There has been a string of news articles concerning polyfluorinated alkyl substances (PFAS) in drinking water these days, and I must say, they have my attention. Here is the thing, when you think of drinking water in the US, crystal-clear lakes, rivers and groundwater along with effective water treatment might come to mind.
However, as safe as some water supplies appear to be, some communities have been dealing on the flip side. The residents of Flint, Michigan, for example, have been dealing with lead-filled pipes for far too long. The contamination in Flint was so bad that residents were provided with bottled drinking water as state officials decided who was responsible for replacing the affected water lines. And it is not just Flint that is suffering from poor water quality; there are many other communities in the US are also affected by contaminated water.
The dangers of PFAS contamination
A recent article I was reading describes the discovery of chemicals including per- and polyfluorinated alkyl substances (PFAS) in soil and groundwater in Whidbey Island was described. These chemicals are widely used in a variety of consumer products such as firefighting foam, non-stick cookware, waterproof fabrics, and food packaging. The problem with PFAS even at very low concentrations (in parts per trillion) has been linked to an increased incidence of cancer, obesity, endocrine system disruption and other adverse health effects. In the case of Whidbey Island, these chemicals have managed to find their way into private drinking-water wells, sickening residents.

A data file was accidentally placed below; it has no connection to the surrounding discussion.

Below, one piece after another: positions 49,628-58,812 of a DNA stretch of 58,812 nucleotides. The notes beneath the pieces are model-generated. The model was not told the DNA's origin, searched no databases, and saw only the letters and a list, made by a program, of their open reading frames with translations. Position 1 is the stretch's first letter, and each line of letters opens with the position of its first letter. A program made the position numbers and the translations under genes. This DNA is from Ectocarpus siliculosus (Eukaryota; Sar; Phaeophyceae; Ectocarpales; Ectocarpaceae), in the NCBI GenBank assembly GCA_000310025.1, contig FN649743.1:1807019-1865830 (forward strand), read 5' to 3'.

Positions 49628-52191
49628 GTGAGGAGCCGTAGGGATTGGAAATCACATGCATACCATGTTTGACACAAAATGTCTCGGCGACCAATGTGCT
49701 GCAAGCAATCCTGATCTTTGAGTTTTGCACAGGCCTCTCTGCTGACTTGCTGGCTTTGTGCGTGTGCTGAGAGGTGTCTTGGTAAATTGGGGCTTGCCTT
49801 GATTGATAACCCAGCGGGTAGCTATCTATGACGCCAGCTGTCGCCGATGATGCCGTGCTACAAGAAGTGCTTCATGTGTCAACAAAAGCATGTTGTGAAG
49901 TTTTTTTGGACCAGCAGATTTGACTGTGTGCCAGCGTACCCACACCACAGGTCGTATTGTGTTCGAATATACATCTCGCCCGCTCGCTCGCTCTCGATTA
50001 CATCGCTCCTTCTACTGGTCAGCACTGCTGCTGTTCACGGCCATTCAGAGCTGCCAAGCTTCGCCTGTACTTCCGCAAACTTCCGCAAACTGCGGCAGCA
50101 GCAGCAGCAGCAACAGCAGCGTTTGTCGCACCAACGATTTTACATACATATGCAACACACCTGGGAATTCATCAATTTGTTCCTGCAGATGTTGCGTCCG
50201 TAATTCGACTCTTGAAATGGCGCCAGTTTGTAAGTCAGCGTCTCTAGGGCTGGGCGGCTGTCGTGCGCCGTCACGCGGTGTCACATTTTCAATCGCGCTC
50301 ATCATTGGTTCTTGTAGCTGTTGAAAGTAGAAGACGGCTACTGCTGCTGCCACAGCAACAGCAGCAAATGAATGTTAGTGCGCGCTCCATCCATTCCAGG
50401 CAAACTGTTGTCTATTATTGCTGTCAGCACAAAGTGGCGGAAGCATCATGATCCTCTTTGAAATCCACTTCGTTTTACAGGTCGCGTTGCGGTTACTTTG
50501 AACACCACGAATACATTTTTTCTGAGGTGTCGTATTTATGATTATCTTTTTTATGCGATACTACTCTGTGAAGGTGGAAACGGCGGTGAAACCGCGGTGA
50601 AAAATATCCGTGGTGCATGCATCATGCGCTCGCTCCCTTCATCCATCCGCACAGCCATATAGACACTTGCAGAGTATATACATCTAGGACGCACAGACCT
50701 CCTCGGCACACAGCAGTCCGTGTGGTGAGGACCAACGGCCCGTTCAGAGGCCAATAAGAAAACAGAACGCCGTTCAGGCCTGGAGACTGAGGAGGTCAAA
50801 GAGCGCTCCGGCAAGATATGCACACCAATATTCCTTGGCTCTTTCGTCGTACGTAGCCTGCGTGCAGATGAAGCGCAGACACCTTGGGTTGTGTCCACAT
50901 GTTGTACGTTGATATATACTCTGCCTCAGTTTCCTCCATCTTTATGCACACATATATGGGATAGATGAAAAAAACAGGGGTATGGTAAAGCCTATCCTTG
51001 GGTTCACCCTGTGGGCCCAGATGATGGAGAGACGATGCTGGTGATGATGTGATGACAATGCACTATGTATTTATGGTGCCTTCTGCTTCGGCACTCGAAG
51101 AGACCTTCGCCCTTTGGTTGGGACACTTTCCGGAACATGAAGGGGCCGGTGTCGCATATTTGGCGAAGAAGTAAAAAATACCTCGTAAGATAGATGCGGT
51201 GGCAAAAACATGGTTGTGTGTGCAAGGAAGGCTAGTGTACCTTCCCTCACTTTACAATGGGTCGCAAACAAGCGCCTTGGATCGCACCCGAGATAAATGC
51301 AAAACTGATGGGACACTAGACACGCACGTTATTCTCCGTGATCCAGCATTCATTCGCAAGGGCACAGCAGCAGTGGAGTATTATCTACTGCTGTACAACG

Although the US Environmental Protection Agency (EPA) does not regulate private wells, lab tests in Whidbey turned up levels 35 times more than the allowable drinking water standards. On a broader scale, a separate report based on aHarvard study estimated that as many as 6 million Americans overall might be affected by PFAS-contaminated water, even though the EPAdeveloped a global stewardship program in 2015 to phase out PFAS from emissions and products. As a scientist and, more importantly, as a human being — I wonder, along with my SCIEX partners and clients, what more can we do to trace harmful chemicals such as PFAS at low levels, so we can help keep the public safe?
Effective PFAS testing can help
If you are a fellow scientist who wishes to get involved with PFAS testing, download the PFAS and GenX info kit to access content that can help. This info kit includes two methods for the quantification of PFAS in water samples.
I invite you to discover the advantages of each method, including each method’s compatibility with the guidelines outlined in EPA Method 537 and EPA Method 537.1. You will also learn about the ever-important sample preparation strategies used in each method. This is important because while the use of the SCIEX Triple Quad™ 5500 LC-MS/MS System for MS/MS detection is similar between the two methods, the sample preparation and injection volumes differ significantly.
As the list of PFAS continues to grow, so does the need for effective PFAS analysis of environmental samples. These versatile methods will be useful for labs tasked with meeting this need.
About the author
Philip Taylor has more than 10 years of experience with mass spectrometry. He is currently a Senior Global Marketing Manager at SCIEX and focuses on strategic marketing initiatives to drive applied markets, including food, environmental and forensic LC-MS/MS solutions.